Under Biden, the future of US-India ties
The past fortnight was turbulent for both the United States (US) and the world. The long drawn out US elections finally resulted in Joe Biden being declared President-elect. The Biden-Kamala Harris administration will be sworn in on January 20. What impact will a President Biden have on the US-India relationship? To understand this, we also need to understand how the US views India.
For the US, the Indo-US relationship is an extremely consequential one — India is essential to the US’s hopes of counterbalancing China. Thus, perhaps unsurprisingly, security cooperation has become the cornerstone of any Indo-US strategic partnership. The George W Bush administration first began the US commitment to co-opting India as a “natural ally”, a commitment that resulted in the landmark civil nuclear deal. Since then, while there had been progress, it had also not been as rapid or deep as the US would perhaps have liked.
However, in the past four years under the Donald Trump administration, Indo-US security cooperation moved at breakneck speed. In 2016, the US designated India as a Major Defence Partner, which led to, among other things, India being able to receive access to a wide range of military and dual-use American technologies. Over the space of three years, three defence agreements were reached and signed. In 2018, the two countries began the 2+2 strategic dialogue, one of the highest level dialogues ever institutionalised. In 2019, the US and India conducted Tiger Triumph, the first ever tri-service (ground, naval, and air forces) exercises between them. And this year, Australia joined India, Japan, and the US in conducting the India-led Malabar naval exercises, giving a big impetus to the Quad.
In the US view, while it had always been ready to engage in this level of cooperation, it was the border clashes with China that made India more willing to engage deeply with the US. Yet, despite both the US and India being on the same page in terms of the looming threat from China, there are obstacles that have remained. The US believes that India, which is still 60% to 70% dependent on Russia for military resupplies and hardware, will, in the future, have to choose — what kind of warfare will India align itself with? It can no longer choose from an à la carte military menu; rather it has to, as a former senior official in the state department said in a conversation, choose a system.
But “the real Achilles’ heel” is, as this same official pointed out, economics and the continuing harping on strategic autonomy. Prime Minister (PM) Narendra Modi’s use of power, especially in the second term, to promote a nationalistic agenda is viewed as a lost opportunity which has not brought the expected economic growth. At the same time, while very high-level Indian government officials favour a close relationship, more mid-level bureaucrats often raise resistance to the relationship citing the importance of autonomy. And since India has a very small bureaucracy to deal with a very wide range of bilateral issues, negotiations can be like “throwing spaghetti on a wall” — “brilliant” Indian officials don’t have the time and the bodies to staff the relationship.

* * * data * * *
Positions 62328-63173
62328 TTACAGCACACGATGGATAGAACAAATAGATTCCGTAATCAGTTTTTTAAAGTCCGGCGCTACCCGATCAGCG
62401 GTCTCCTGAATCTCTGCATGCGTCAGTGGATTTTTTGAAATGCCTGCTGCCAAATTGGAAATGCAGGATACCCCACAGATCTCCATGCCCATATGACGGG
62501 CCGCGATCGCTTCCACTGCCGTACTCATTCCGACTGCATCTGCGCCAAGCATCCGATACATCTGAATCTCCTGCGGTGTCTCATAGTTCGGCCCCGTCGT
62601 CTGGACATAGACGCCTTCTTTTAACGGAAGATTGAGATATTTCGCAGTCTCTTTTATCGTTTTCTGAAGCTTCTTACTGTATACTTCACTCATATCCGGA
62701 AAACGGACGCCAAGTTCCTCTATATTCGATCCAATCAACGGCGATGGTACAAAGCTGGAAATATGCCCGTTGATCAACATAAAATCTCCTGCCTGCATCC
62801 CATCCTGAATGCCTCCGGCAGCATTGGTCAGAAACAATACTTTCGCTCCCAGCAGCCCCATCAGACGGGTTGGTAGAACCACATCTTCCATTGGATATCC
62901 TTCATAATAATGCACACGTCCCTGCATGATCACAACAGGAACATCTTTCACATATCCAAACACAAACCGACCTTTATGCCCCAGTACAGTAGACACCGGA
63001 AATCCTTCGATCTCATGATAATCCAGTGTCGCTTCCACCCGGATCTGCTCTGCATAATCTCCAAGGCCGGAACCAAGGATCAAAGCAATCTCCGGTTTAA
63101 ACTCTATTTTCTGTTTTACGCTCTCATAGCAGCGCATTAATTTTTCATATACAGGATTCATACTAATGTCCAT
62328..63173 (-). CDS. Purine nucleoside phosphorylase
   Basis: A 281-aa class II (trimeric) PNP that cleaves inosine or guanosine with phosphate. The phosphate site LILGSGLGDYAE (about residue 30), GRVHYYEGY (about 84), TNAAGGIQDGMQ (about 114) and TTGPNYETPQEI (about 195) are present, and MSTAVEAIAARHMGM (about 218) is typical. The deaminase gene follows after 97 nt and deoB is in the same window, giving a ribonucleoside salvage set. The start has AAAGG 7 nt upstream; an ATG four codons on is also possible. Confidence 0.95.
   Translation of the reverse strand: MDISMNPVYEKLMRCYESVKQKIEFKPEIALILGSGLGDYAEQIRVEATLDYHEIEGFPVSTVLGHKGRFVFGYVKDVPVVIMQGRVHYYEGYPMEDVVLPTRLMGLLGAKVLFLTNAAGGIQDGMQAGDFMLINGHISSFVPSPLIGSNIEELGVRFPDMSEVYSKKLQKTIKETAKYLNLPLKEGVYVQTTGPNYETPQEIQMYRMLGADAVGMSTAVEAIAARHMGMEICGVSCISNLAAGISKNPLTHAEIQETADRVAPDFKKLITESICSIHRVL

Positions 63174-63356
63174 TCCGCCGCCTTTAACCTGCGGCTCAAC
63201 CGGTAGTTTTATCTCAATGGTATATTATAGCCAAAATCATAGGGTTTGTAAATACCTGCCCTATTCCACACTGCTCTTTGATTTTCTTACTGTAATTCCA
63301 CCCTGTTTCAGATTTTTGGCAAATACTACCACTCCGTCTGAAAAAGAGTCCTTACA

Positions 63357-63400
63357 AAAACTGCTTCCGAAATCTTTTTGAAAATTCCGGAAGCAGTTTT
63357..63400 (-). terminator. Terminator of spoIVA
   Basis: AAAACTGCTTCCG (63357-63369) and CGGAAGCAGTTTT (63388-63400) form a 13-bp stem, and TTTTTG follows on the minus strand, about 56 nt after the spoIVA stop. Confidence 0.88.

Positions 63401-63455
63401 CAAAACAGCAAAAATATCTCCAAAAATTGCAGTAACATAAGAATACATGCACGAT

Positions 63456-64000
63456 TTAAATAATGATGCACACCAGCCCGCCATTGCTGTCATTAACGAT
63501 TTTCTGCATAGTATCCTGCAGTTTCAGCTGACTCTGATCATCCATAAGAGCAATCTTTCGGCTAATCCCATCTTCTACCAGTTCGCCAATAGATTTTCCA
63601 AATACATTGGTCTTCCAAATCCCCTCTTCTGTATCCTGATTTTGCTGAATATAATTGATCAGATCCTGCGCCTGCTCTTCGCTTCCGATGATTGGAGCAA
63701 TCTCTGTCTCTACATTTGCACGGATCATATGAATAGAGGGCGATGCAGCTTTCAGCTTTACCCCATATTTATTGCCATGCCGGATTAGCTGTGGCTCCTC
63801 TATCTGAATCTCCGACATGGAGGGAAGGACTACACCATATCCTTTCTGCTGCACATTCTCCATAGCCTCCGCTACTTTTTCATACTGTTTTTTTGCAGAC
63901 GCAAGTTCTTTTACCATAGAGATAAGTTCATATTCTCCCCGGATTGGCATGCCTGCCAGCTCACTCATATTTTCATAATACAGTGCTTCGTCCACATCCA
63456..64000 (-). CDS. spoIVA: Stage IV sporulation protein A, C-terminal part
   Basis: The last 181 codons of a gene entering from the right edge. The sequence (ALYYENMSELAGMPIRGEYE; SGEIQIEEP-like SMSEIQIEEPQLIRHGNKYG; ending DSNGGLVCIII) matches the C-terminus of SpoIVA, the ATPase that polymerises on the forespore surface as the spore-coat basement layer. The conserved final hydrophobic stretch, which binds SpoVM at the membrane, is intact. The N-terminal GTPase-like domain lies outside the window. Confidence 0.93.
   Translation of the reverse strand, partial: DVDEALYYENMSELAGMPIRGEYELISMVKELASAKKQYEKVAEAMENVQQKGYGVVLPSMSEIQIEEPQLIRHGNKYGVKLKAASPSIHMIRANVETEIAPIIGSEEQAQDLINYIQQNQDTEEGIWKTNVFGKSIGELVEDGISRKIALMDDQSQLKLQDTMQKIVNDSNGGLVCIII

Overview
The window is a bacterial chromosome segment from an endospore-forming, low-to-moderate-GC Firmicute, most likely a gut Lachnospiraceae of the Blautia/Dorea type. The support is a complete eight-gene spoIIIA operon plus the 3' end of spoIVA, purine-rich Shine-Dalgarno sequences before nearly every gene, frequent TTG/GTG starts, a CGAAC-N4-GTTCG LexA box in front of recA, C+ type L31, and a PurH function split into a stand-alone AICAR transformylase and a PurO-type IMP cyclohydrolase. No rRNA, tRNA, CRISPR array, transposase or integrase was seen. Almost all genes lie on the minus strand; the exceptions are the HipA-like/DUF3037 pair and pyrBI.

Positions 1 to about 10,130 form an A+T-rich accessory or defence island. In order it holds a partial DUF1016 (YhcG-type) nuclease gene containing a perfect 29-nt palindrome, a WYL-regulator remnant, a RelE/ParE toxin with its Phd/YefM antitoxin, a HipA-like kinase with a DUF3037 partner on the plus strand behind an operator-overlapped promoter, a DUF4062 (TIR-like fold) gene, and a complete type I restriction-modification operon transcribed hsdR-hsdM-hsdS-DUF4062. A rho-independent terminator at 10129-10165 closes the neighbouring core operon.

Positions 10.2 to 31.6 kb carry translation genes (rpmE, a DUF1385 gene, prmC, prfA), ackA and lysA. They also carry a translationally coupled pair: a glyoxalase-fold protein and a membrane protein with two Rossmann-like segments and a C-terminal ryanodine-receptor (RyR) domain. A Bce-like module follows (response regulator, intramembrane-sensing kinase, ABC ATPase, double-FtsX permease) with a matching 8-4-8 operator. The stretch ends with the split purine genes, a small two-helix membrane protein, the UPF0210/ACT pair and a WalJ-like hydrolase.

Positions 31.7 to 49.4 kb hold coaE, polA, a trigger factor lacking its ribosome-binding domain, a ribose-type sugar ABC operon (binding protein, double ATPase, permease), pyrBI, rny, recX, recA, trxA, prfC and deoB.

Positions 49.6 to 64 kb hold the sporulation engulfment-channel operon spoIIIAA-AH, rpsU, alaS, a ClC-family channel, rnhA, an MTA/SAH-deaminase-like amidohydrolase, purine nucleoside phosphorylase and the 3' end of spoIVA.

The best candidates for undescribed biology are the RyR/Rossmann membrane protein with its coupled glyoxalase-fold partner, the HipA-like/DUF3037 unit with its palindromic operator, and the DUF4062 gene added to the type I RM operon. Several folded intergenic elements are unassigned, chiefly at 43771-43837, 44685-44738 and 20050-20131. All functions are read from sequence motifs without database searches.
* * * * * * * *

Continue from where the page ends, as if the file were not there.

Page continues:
Finally, the Modi government’s domestic policies have hurt the US’s ability to talk about mutual values — less of a concern perhaps with President Trump than a President Biden. While some have suggested that President Biden would be more committed to human rights which could lead to a rift with India, on, for example Kashmir, in fact any US concerns, American officials believe, are more likely to be conveyed privately rather than publicly.
Despite these obstacles, a Biden administration will not particularly change the relationship. And, in many ways, it may even come out stronger. President Biden will probably restore the US national security decision structure that was gutted by the Trump administration — for instance, traditionally there were regular inter-agency meetings, National Security Council meetings — and a process by which bureaucracy recommendations and decisions made its way up to the President’s office.
This structure existed under both Republican and Democrat administrations. But under President Trump, decision-making was more ad hoc, not to mention, at times, chaotic. And the dismantling of this structure combined with his deep suspicion of bureaucracy led to the exodus of many experienced US officials.
With respect to South Asia, there was no assistant secretary of state for south and central affairs ever appointed (his nomination of Robert Williams fell through, and Alice Wells remained the Acting Assistant Secretary), Kenneth Juster, the ambassador to India, was not appointed until nearly the end of 2017, and Pakistan, even today, does not have a US ambassador in the country (the chargé d’affairs Angela Aggeler is the acting ambassador). President Biden and whoever he chooses as Secretary of State would probably rebuild this structure.
And while it is undeniable that Trump and Modi had a bond, both Biden and Modi are likely to be extremely pragmatic about a relationship which is “really about the geopolitical compulsions. And everything else,” said the US official with a smile, “is just gravy.”
Manjari Chatterjee Miller is associate professor of international relations, Frederick S Pardee School of Global Studies, Boston University, and a research associate at the Oxford School of Global and Area Studies, University of Oxford
The views expressed are personal